Industry Codes of Practice – do your clients have enforceable rights?

Earlier this year, the Supreme Court determined that a guarantor was not responsible to pay the bank over $6 million, because the bank had not complied with the Code of Banking Practice (National Australia Bank v Rice [2015] VSC 10). Although this decision is under appeal, it illustrates the importance of some industry codes to consumers.

Industry codes were once regarded as a poor substitute for effective laws, but these days industry codes can be legally enforceable – in this case because terms of the Code are considered to be part of the contractual terms between the bank and its customers. Codes generally enhance consumer rights with provisions that address common problems – some of which have been initially identified by consumer organisations and community legal centres.

The vast majority of banks, credit unions, mutual banks, mutual building societies, insurance companies and insurance brokers have signed up to a relevant industry code. All these industries are subject to an industry ombudsman scheme (either Financial Ombudsman Service or Credit and Investments Ombudsman). Those schemes can make determinations that are binding on the industry member if necessary, and in making a determination the schemes have regard to the law, fairness, any applicable code and good industry practice. In some cases the code may be used as guidance for what is ‘good industry practice’, meaning that the conduct of some institutions may be measured against the relevant code even if they haven’t agreed to be bound by the code.

The four codes of practice relating to financial services are:

  • Code of Banking Practice;
  • General Insurance Code of Practice;
  • Customer Owned Banking Code of Practice (credit unions, mutual banks and mutual building societies); and
  • Insurance Brokers Code of Practice.

Some of your clients may be assisted, in particular, by some of the following code commitments:

  • Try to assist customers to overcome any financial difficulties in meeting credit commitments (for example by accepting a repayment plan), and respond to requests for assistance within a reasonable timeframe. Should the lender not deal appropriately with such a request, a complaint to the relevant ombudsman may help resolve the issue;
  • Provide copies of certain documents on request (privacy obligations also give right of access to some documentation);
  • Cancel direct debits on request. This means that the institution can’t refuse to cancel a direct debit and require the customer to go direct to the trader – this can be useful where consumers are having problems cancelling regular payments with gyms or another trader;
  • Provide assistance to customers seeking a chargeback of a disputed credit card charge;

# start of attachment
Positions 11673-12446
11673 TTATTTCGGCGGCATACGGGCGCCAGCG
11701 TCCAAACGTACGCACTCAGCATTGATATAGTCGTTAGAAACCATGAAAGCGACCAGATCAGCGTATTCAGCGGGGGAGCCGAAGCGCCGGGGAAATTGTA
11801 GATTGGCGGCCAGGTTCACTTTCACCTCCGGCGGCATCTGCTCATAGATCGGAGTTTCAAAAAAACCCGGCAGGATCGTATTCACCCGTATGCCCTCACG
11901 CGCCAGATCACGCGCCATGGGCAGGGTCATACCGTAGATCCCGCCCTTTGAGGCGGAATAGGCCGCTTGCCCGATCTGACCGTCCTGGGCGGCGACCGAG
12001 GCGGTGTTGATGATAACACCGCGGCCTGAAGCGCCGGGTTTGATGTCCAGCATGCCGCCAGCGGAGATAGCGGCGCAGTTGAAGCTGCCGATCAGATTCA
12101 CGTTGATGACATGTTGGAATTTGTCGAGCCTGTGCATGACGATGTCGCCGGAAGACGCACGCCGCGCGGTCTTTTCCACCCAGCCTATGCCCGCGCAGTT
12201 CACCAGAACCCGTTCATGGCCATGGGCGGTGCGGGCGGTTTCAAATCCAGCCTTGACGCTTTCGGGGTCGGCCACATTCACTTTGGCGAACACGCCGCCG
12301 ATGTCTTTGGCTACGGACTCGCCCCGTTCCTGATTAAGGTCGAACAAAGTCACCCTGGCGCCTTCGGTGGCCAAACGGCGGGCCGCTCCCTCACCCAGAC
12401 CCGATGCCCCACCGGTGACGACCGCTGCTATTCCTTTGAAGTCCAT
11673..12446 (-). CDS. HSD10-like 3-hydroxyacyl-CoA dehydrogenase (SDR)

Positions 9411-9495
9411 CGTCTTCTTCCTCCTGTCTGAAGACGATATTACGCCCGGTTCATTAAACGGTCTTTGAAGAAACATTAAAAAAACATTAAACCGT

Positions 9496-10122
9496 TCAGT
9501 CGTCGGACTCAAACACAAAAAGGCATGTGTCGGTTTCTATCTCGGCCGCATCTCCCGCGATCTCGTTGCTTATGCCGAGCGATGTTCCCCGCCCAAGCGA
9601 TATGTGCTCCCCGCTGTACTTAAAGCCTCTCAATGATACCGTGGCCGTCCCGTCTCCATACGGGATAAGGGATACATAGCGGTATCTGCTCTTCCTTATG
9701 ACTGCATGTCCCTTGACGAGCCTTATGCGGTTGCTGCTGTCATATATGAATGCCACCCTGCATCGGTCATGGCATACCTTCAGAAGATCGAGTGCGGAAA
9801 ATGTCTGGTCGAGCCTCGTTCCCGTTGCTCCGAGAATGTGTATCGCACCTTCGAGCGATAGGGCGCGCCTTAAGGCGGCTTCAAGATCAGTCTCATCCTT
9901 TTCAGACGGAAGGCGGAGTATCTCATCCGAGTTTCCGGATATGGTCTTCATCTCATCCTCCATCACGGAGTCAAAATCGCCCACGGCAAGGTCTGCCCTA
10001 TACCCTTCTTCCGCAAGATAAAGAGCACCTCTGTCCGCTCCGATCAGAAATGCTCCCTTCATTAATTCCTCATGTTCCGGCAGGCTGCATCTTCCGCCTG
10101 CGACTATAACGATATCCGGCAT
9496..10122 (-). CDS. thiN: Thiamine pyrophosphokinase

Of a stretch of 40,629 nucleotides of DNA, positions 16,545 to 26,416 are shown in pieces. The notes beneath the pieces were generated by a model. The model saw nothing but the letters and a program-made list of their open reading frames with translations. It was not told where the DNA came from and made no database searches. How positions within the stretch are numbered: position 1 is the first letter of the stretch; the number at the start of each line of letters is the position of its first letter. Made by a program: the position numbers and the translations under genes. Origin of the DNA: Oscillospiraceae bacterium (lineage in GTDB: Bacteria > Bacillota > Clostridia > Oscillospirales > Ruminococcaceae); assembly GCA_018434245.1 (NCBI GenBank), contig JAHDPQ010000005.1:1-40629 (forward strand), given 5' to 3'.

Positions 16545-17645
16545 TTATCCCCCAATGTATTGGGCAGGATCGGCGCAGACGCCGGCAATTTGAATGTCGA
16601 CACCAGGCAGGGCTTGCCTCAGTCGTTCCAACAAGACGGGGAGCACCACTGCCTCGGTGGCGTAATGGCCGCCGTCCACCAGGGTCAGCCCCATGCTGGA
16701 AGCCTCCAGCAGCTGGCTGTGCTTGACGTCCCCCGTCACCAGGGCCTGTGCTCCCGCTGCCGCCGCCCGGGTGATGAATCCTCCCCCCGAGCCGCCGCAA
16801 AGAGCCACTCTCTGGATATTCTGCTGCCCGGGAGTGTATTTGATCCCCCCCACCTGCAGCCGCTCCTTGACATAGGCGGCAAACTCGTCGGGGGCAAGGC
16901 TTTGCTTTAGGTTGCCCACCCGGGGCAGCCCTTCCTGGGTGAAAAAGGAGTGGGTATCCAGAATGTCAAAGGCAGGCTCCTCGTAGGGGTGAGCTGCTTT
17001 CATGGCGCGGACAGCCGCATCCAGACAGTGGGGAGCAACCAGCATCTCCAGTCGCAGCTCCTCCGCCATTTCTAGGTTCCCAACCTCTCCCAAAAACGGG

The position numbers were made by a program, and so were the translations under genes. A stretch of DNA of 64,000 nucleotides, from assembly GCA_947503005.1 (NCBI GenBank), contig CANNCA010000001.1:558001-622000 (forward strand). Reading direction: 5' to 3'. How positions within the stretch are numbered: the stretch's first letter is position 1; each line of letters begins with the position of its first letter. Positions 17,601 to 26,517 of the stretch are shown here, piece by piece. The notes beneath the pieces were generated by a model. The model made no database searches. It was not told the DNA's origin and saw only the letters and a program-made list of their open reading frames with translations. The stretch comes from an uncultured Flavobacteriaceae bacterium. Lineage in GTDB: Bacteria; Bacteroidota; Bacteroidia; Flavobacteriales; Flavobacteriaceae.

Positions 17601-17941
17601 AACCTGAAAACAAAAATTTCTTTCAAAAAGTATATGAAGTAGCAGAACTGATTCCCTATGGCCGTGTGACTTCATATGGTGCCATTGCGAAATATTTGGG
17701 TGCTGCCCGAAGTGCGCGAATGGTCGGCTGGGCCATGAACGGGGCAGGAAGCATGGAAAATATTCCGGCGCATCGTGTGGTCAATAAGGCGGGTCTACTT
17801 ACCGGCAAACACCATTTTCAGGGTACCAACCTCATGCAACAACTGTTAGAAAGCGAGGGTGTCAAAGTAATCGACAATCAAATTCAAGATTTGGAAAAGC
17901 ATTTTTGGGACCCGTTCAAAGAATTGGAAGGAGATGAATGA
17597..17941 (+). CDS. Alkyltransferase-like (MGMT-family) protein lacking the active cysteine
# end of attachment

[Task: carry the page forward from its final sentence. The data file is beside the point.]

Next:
• Cancel a secondary credit card on request, preventing the institution from continuing to charge a customer for ongoing charges on a secondary card held by another person;
  • The institution – and any agents – will comply with the ACCC/ASIC Debt Collection Guidelines, therefore making these guidelines enforceable – some customers may be entitled to compensation for a breach;
  • Insurance companies must consider issues of financial hardship that are raised when pursuing the other party (for example in a car accident). This provision has been raised in negotiations with insurers, in some cases to successfully argue for a debt to be waived. Debt collection practices by insurance companies are also covered by the Code.

In almost all cases the customer will be able to access the relevant industry ombudsman scheme, which is the best way to have the dispute resolved. However, a third party in an insurance matter may not have access to the ombudsman scheme, and a complaint to the Insurance Code Monitoring Committee may help resolve the issue.

Each code is overseen by an independent committee, which can receive and investigate alleged code breaches. This information can help to ensure an industry member’s compliance with the code and can help to stop systemic problems impacting on other consumers. However, it is the ombudsman schemes – not these committees – that resolve individual disputes.

For more information:

about the codes:

http://www.fos.org.au/custom/files/docs/code-of-practice-pocketsized-toolkit-flyer.pdf

http://www.fos.org.au/about-us/codes-of-practice/

or email: info@codecompliance.org.au

about the ombudsman schemes:

www.fos.org.au

www.cio.org.au

 

Carolyn Bond

carolyn@fclc.org.au

Carolyn was spokesperson for Community Law Australia campaign and was co-CEO of the Consumer Action Law Centre. She is a member of the Customer Owned Banking Code Compliance Committee.

 

 

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